But it's more than that - the woman wasn't buying shares in the IPO from Facebook, but in the open market. She was buying them off some other investor. Maybe she was buying them from Goldman. Maybe she was buying them from some other small investor who doesn't get an Atlantic story written about them. Who knows.

The point is, suppose she'd made money. Someone else sold too low immediately on the open. Would you feel equally sorry for them? Maybe if they'd gotten a glowing article written about how they volunteer at their local soup kitchen or whatever, but ordinarily, no, you wouldn't.

As the grievance studies professors are fond of saying - some narratives are privileged, and others are not.

Let's jump back to a statement at the beginning.
[O]n May 18, 2012, a day the retired schoolteacher thought might make her rich.
You thought you'd get rich trading IPO stocks as a retired schoolteacher.

The Greeks have a word for the feeling I experience reading those words, and it is catharsis.
She'd never placed such a big bet on just one stock, but she felt a personal connection to Facebook. She had been using the site to connect with family and friends since 2009, and almost everyone she knew had an account.
Facebook shares hit the market at an opening price of $38. Minutes later, Swaminathan's online order was executed, and the retired schoolteacher had just spent approximately half her life savings.
You put half your God damn life savings into a single stock? And an IPO stock at that? Are you out of your mind?

First of all, this shows that you have absolutely no idea about even the very basics of finance. Idiosyncratic risk? Diversification? Anyone? Anyone at all?

Second, it shows that you don't even understand the strategy you're implementing. IPO underpricing is a statement about average returns to a strategy of buying a ton of IPO stocks. It is not  a strategy for putting all your money into a single stock. If you are counting cards in blackjack, you want to place lots of bets over and over because the odds are in your favour. You do not want to put all your money on one hand. If you don't understand this, again, you don't understand the very basics of finance. 

I want you to remember this, reader. Because there's an entire article about how this is all JP Morgan's fault, and Vanguard's fault, and NASDAQ's fault, and FINRA's fault.

Madam, I submit to you the following - your belief that you would make tons of money by putting half your life savings into Facebook stock was not something you learned from JP Morgan, or Vanguard, or NASDAQ, or FINRA. It was not something you got from financial academia, or textbooks, or even moderately sophisticated blogs. I don't know where you got it. I suspect from naive extrapolation.

Don't get me wrong. There is another side to the story, one about investment banks giving selective advice to their favoured clients and the game being rigged against small investors. This is all true. But you don't need me to tell you that story - the whole article is about that. We can argue about what, if anything, should be done to fix this problem.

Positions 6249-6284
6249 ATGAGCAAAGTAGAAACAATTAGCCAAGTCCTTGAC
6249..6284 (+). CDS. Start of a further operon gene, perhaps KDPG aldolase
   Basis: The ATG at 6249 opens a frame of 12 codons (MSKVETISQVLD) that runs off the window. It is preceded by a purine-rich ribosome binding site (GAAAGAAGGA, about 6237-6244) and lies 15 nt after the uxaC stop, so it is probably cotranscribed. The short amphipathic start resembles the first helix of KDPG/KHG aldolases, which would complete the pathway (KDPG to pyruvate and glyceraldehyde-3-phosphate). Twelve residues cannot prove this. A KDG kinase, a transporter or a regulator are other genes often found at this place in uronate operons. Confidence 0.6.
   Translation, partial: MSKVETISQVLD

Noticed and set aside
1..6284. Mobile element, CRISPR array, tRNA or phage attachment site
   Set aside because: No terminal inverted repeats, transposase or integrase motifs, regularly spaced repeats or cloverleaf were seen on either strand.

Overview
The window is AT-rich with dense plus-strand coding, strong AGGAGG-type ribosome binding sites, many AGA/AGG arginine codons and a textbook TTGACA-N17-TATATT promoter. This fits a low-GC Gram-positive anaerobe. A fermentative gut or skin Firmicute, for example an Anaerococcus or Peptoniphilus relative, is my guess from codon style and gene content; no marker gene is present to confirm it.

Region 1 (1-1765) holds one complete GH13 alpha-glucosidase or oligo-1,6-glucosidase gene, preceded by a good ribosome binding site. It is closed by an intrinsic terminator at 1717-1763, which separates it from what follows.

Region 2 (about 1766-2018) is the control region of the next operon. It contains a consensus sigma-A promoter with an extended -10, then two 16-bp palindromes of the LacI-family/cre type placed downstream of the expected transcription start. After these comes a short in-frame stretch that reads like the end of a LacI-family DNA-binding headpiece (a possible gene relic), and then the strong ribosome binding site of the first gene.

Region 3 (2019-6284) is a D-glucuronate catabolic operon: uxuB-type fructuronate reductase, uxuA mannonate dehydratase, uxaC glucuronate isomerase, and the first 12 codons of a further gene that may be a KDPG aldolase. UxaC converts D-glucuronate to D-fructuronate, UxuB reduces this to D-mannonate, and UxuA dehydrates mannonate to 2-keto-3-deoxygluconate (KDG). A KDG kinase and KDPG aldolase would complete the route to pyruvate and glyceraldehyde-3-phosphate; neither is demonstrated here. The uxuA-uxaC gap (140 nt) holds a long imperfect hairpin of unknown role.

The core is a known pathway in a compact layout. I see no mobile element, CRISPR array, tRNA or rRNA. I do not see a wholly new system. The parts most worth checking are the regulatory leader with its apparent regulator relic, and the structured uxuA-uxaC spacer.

But to my mind, this is just a smokescreen. Why?

Because if you're putting half your life savings into a totally fair and not rigged IPO stock, there's a large chance that the story would still have the same ending. That's what happens when you take a huge bet on a single volatile asset. If I had to hazard a rough guess without looking at the actual data, I'd say it's a bit less than a 50% chance for a one-off bet, since IPO stocks do rise on average on the first day. But if you're doing this strategy multiple times, it starts becoming way more likely.

Financial markets are like a circular saw. You can use them to fashion a beautiful oak table if you know what you're doing.

You can use them to chop your own leg off if you don't.

You may think this is all rather harsh. Some poor woman still lost a ton of her life savings. Don't I feel sympathy for her?

Of course I do. It's a tragic story. She clearly had no idea what she was doing, and got fleeced by Wall Street.

As the great Theodore Dalrmpyle put it, people can both be figures of sympathy and also acknowledged as being significant architects of their own misfortune.

One can, in other words, be a victim, but also partly responsible. The two are not at all contradictory.

And this is worth mentioning, because this is not really a human interest story. It is, after all, a policy story. The author wants you to believe that this unfortunate woman's losses are primarily the fault of Wall Street Greed and Crony Capitalism.™ More taxes on crooked banks! More regulation!

The real problem here is the one that the author doesn't want to talk about - there are plenty of individuals investing in financial markets who have not the vaguest clue what they are doing, and a number of them are going to lose a lot of their life savings.

One way to deal with this is to load up on paternalism - only let sophisticated people with demonstrated knowledge trade. This might solve the problem. Then again, it might not. It would also come with a number of undesirable side effects.

The other way to deal with this is reflect on the sad and imperfect universe we live in, and the wisdom that the Gods of the Copybook Headings would have told us, much more in sorrow than in scorn:
"A fool and his money are soon parted."

Thursday, May 16, 2013